The formative years of Religious Zionism have come during a period of history in which the Jewish people have been forced to realize the dangers that lie in powerlessness. Emil Fackenheim, one of Judaism’s first post-Holocaust theologians, addresses the issue of the Holocaust by positing a “first priority” for the Jewish people, namely “safety of their children.”19 Fackenheim believes that Jews were “morally required to seek independence” and “safety” and that this requirement preceded any relationship the Jewish people would establish with either God or with the Christian world. Fackenheim articulates this need for Jewish self-defense in his famed six-hundred-and-fourteenth commandment, which emanated from the “commanding Voice of Auschwitz, forbidding the post-Holocaust Jew to give Hitler posthumous victories.”20 Fackenheim believes that this “commandment,” this moral imperative, was best fulfilled by the creation of a Jewish State. Therefore, Fackenheim writes, “except among the theologically or humanly perverse, Zionism—the commitment to the safety and genuine sovereignty of the State of Israel—is not negotiable.”21

Building on Fackenheim

While Fackenheim’s sentiments about the need for Jewish self-reliance in the form of a Jewish state are immensely popular, Fackenheim fails to locate a religious or divine source for his “moral imperative.” For Fackenheim, self-defense, and its manifestation in Zionism, are not religious values but rather things that precede religious value or stand outside of it. Thus Fackenheim locates the significance of the Jewish State in the Holocaust rather than in traditional Judaism: “solely because of the connection of the events…with Auschwitz did a military victory acquire an inescapable religious dimension.”22 Yet this need not be the case.

The Torah provides a religious locus for the moral imperative to Jewish communal defense in the book of Leviticus: “do not stand idly by your brother’s blood.” Put in another way, the Bible commands Jews to defend one another. The lesson of the Holocaust, as Fackenheim notes, is that such defense is impossible without a nation-state and sovereignty. Numerous books, articles and publications have documented how the large, stateless Jewish community of the United States was forced to literally stand by as the Holocaust killed more than six million of its brethren.23 Thus, it may be possible to consider Zionism and the modern State of Israel as the collective Jewish fulfillment of the ancient halakhic charge not to stand idly by.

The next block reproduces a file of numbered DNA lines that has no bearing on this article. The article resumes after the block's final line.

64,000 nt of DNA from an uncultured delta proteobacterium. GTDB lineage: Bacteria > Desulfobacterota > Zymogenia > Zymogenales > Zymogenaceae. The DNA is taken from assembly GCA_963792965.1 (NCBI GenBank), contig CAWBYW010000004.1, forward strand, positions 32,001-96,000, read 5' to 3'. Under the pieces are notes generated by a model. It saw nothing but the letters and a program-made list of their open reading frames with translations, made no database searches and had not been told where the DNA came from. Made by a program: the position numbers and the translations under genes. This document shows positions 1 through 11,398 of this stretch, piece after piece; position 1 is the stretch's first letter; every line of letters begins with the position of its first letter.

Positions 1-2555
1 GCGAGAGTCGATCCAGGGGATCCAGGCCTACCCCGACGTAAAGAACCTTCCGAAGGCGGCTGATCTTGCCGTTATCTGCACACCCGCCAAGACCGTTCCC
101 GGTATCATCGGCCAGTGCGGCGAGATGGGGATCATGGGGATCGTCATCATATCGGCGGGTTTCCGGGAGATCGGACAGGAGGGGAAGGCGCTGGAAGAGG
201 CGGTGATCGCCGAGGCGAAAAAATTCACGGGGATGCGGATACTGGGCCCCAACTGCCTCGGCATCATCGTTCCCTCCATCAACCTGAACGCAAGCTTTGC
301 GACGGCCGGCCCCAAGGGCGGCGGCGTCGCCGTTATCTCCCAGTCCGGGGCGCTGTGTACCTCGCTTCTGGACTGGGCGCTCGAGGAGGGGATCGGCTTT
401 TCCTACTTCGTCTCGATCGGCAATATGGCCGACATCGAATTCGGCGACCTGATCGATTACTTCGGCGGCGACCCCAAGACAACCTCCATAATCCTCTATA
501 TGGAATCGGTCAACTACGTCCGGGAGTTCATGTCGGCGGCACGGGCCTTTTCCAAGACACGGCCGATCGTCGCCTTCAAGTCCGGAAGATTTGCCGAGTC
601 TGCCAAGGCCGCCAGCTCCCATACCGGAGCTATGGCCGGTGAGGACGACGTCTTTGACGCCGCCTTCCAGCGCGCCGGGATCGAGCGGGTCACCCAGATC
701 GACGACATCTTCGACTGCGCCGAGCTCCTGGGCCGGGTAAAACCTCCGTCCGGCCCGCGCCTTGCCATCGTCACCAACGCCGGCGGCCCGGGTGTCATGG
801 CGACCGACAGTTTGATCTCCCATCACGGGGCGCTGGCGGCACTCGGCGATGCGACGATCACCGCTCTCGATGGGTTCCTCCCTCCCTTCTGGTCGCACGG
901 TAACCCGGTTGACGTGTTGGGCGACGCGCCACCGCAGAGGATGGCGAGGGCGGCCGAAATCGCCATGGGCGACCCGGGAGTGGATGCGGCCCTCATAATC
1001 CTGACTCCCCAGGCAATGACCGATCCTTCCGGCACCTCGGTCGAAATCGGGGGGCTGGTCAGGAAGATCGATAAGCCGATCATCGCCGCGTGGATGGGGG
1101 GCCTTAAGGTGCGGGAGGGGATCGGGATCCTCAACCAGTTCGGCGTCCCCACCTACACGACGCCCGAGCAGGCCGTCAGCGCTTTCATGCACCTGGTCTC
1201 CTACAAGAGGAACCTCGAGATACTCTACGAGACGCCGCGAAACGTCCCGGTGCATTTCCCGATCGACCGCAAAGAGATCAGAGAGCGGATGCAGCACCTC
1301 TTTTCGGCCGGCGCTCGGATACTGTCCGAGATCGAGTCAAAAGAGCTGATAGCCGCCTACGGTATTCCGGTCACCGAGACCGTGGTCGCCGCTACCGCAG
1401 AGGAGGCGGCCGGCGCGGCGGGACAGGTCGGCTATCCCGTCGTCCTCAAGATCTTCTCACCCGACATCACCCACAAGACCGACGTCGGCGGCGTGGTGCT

Identifying the State of Israel as the Jewish people’s movement toward self-defense also fits nicely with the stated aims of Zionism and the State of Israel. Israel’s Declaration of Independence cites the defenselessness of the Jewish community during the Holocaust as a “clear demonstration of the urgency of solving the problem of [its] homelessness by reestablishing in Eretz-Israel the Jewish State.” The Declaration proclaims that Israel is the response to the Jews’ need for self-defense; that is, it is a fulfillment of their halakhic obligation toward self-defense.

Benefits and Challenges of the New Approach

The possibility of locating Zionism’s religious significance within the framework of the commandment not to “stand idly by” yields, I believe, a number of important benefits to those seeking a religiously relevant Jewish State. The primary benefit is, of course, the ability to celebrate Israel’s victories in intellectually honest religious terms. The War of Independence, the Six Day War and even Israel’s current war on terror can be seen as religiously significant acts through this lens as all were fought or are being fought for the purpose of defending Jewish lives. Looking at the modern Jewish national movement as the fulfillment of this specific commandment from God justifies the language used and the attention given to the State of Israel in most American synagogues.

There is, however, another equally important advantage to locating Zionism’s religious message within the context of this commandment of Lo Ta’amod. By placing the religious value of Zionism in the context of fulfilling a single mitzvah, onecan not only celebrate Israel’s victories, but can also classify what aspects of Israel are indeed religiously significant. In other words, by locating the religious meaning of Zionism within the commandment of Jewish communal defense, only the aspects of Israel that further that goal ought to truly be considered religiously relevant. Thus, one does not necessarily need to support policies to make the machinery of the state more compliant with halakha, for the machinery is not relevant because it enforces halakha generally but rather because it fulfills a single, discrete commandment. Zionism looked at as the fulfillment of the mitzvah of Lo Ta’amod can be religiously significant without the need to advocate a theocratical, halakha-enforcing state. More generally, finding the religious locus of the state within a single commandment allows one to designate as “holy” only the aspects of the state that fulfill that commandment.